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artisanal film reviews | by maryann johanson

question of the day: Should movies have a salary cap like some sports do?

Tom Cruise makes more money over breakfast than you will make all year

Today’s question comes from reader @SuperHDJ, who writes:

Like some sports has a salary cap, how would you feel if movies had one?

I’m not really sure how this would work in movies, where almost everyone is a freelancer, not an employee. The big studios and the small production companies don’t have “rosters” like teams do, and there’s a much wider disparity between studio films and indies than there is across teams in an athletic league that are competing directly with one another. The well-paid New York Yankees play actual games against the somewhat less-well-paid Oakland A’s, and so there needs to be some parity in the teams’ potential abilities. But the latest accretion of Michael Bay ’splosions is not going after the same audience as a movie about Dames Judi Dench and Maggie Smith having tea together, so there’s no need for parity between them.

Anyway, it’s not salaries that create the disparity between two such films: it’s FX, which are very expensive, and marketing, which can double a film’s costs, which is how we end up with CGI blockbusters advertised and promoted globally that can end up requiring a quarter of a billion dollars to make and market. Capping the salaries of individual members of the army of FX specialists a big film demands wouldn’t significantly change the cost of a film, not when a production could simply hire more people earning less money. Capping an overall FX budget — as well as capping marketing budgets — would bring the costs of my two example films more in line with each other.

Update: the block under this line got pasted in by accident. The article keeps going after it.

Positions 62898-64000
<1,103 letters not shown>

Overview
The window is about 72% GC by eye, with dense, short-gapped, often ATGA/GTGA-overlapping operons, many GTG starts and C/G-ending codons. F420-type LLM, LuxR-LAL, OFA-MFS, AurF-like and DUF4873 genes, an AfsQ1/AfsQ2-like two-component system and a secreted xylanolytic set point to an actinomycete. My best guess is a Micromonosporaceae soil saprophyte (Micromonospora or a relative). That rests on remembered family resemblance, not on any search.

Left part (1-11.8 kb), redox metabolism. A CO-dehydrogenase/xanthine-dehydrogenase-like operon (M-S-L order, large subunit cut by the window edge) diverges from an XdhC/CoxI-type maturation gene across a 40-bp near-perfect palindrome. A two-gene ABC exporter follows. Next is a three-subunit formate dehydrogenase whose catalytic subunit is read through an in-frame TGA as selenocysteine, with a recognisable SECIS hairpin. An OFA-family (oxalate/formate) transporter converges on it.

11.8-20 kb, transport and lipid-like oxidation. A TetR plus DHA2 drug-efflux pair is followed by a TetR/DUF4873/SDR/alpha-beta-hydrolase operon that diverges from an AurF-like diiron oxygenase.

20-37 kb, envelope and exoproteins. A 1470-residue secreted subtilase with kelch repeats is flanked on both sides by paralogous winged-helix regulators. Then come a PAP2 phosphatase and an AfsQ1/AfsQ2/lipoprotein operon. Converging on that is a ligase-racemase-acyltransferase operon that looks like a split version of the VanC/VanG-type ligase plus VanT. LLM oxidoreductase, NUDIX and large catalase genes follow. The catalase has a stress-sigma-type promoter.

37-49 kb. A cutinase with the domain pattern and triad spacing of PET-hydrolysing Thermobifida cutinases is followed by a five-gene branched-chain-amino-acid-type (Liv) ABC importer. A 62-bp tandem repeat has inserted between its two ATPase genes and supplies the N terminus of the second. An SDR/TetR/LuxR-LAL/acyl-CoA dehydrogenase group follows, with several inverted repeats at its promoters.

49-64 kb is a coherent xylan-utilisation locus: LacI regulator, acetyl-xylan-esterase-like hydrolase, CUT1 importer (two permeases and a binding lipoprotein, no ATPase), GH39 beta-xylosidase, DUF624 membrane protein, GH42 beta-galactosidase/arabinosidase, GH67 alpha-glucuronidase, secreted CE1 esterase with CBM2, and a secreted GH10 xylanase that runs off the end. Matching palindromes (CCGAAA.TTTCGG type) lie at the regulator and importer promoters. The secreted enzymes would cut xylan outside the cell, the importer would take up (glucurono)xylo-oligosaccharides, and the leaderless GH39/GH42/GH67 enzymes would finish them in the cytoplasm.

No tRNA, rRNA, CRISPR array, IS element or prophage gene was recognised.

But who would enforce such a cap? Why would anyone agree to such caps? I can’t see it happening… and I’m not sure it would make any difference.

I suspect that @SuperHDJ is referring only to salary caps for actors in his question, but we’re seeing that the market is naturally bringing down outrageous salaries. No one is getting a $20 million or $25 million paycheck anymore, since stars appear to no longer be the selling points of films. Some actors are still earning huge incomes, but often it’s because they’re getting profit sharing on a film in addition to a smaller upfront salary. If salary caps are hard to imagine, any restrictions on profit sharing seem even less likely to justify.

What do you think? Should movies have a salary cap like some sports do?
(If you have a suggestion for a QOTD, feel free to email me. Responses to this QOTD sent by email will be ignored; please post your responses here.)



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